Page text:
AFGHANISTAN: New campaign to tackle stigma and misconceptions
KABUL, 23 July 2008 (IRIN) – The Johns Hopkins University in Baltimore, US, and Constella Futures, a US-based research organisation, have been awarded contracts to implement Afghanistan’s first major HIV/AIDS projects in four cities, the Ministry of Public Health (MoPH) told IRIN/PlusNews.
The two projects, costing about US$3 million, are designed to improve advocacy and communication on HIV/AIDS, help tackle widespread stigma, identify policy gaps and provide recommendations for timely interventions to prevent the spread of the virus.
“The Johns Hopkins University will conduct three integrated, biological and behavioural surveys until 2010, which will enable us to draw up appropriate policy and effectively design and implement preventive measures,” said Saif-ur-Rehman, director of the national HIV/AIDS control programme in the capital, Kabul.
Afghanistan launched its national HIV/AIDS programme in 2003 and has since received $23 million funding from various international donors. The health ministry, which runs the national HIV/AIDS control programme, has reported that thousands of people may be living with HIV/AIDS, but only 436 positive cases have been recorded over the past three years.
More than half the estimated population of 26.6 million are younger than 23 years, but fewer than 20 people per day visit Afghanistan’s six HIV/AIDS testing centres, and most of those are people who wish to travel abroad and require health certificates, Rehman said.
The very high level of stigma associated with HIV/AIDS in this conservative society means Afghans do not voluntarily visit test centres, health officials conceded. No HIV-positive person has ever publicly disclosed his status.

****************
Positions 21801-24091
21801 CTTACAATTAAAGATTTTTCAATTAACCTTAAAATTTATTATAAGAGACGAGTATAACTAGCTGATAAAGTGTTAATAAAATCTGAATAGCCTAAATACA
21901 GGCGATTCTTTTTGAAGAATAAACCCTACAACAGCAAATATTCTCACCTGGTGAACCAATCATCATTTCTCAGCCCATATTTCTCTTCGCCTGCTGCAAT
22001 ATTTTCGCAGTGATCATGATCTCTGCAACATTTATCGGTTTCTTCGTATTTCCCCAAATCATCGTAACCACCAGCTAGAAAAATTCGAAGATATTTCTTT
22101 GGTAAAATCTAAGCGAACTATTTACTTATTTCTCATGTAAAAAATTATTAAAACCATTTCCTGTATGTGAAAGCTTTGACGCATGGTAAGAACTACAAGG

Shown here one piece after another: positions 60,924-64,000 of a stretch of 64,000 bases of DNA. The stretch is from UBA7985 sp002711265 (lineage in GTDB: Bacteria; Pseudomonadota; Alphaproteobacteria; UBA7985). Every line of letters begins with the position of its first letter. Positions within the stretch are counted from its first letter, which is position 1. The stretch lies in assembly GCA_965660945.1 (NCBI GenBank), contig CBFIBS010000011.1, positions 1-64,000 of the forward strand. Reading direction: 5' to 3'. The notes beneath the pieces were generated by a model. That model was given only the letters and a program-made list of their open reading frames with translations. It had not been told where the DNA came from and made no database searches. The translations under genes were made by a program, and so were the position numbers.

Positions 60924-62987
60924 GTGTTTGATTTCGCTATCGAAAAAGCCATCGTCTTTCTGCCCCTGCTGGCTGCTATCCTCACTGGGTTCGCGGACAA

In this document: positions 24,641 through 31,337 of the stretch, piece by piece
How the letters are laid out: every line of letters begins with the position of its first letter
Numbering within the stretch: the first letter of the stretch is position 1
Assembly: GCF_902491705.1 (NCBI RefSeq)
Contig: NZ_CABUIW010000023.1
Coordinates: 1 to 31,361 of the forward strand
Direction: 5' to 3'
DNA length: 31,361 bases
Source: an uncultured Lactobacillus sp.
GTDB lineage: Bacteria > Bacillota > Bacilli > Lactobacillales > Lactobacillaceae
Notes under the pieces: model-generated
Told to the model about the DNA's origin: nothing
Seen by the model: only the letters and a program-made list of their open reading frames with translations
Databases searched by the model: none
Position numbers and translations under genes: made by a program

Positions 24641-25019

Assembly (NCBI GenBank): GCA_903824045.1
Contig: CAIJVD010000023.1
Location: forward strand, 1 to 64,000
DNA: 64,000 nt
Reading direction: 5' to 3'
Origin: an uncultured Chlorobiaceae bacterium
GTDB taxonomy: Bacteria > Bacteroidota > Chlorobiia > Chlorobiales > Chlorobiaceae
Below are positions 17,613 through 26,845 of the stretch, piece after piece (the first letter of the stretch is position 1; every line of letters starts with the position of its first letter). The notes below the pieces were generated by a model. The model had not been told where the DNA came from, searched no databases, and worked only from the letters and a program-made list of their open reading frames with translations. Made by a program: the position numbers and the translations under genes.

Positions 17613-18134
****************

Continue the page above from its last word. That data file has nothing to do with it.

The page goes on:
During a parliamentary debate over the HIV/AIDS programme budget and activities in March 2008, several MPs in the lower house of the National Assembly reportedly labelled people living with HIV/AIDS as “criminals and adulterers who deserve death”.
“Some conservative MPs, and even government officials, believe that people with HIV/AIDS should not be given health services … they say, ‘let these sinners die’,” said one official who did not wish to be named because of the sensitivity of the issue.
However, the MoPH said it was working hard to build up support for the country’s HIV/AIDS control efforts among decision-makers and political leaders. “We try to spread the message that people living with HIV/AIDS are not criminals and should not be discriminated against,” Rehman said.
A common misperception
“There is a common misperception that HIV/AIDS results solely from illegitimate sexual relationships,” said Rehman.
Yet HIV prevalence among injecting drug users is three percent compared to zero percent among sex workers, according to MoPH statistics.
A survey by the UN Office on Drugs and Crime (UNODC) in 2005 showed there were 920,000 drug users, including injecting drug users, in Afghanistan, which produced over 90 percent of the illicit drugs consumed worldwide in 2007.
Opium cultivation and heroin production has rapidly increased over the past three years, and so has the number of domestic drug users. Health experts have warned that this is the group most vulnerable to HIV infection.